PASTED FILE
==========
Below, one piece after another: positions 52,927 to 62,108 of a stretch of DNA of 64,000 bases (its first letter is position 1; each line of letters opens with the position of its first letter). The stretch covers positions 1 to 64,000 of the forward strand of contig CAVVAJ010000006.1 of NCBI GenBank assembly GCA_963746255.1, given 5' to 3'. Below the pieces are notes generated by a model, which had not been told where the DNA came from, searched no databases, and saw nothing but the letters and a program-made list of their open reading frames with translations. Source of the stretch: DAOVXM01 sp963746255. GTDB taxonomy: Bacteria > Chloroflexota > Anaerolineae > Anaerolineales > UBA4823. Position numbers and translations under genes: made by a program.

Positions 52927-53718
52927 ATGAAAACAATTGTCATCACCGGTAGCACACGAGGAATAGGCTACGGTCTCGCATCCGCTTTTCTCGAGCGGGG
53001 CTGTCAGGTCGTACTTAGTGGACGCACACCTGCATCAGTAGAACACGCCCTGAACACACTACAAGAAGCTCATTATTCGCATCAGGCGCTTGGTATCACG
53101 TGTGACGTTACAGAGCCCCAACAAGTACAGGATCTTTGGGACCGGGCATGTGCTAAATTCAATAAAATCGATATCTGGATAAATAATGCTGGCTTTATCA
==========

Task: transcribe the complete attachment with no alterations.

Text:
Below, one piece after another: positions 52,927 to 62,108 of a stretch of DNA of 64,000 bases (its first letter is position 1; each line of letters opens with the position of its first letter). The stretch covers positions 1 to 64,000 of the forward strand of contig CAVVAJ010000006.1 of NCBI GenBank assembly GCA_963746255.1, given 5' to 3'. Below the pieces are notes generated by a model, which had not been told where the DNA came from, searched no databases, and saw nothing but the letters and a program-made list of their open reading frames with translations. Source of the stretch: DAOVXM01 sp963746255. GTDB taxonomy: Bacteria > Chloroflexota > Anaerolineae > Anaerolineales > UBA4823. Position numbers and translations under genes: made by a program.

Positions 52927-53718
52927 ATGAAAACAATTGTCATCACCGGTAGCACACGAGGAATAGGCTACGGTCTCGCATCCGCTTTTCTCGAGCGGGG
53001 CTGTCAGGTCGTACTTAGTGGACGCACACCTGCATCAGTAGAACACGCCCTGAACACACTACAAGAAGCTCATTATTCGCATCAGGCGCTTGGTATCACG
53101 TGTGACGTTACAGAGCCCCAACAAGTACAGGATCTTTGGGACCGGGCATGTGCTAAATTCAATAAAATCGATATCTGGATAAATAATGCTGGCTTTATCA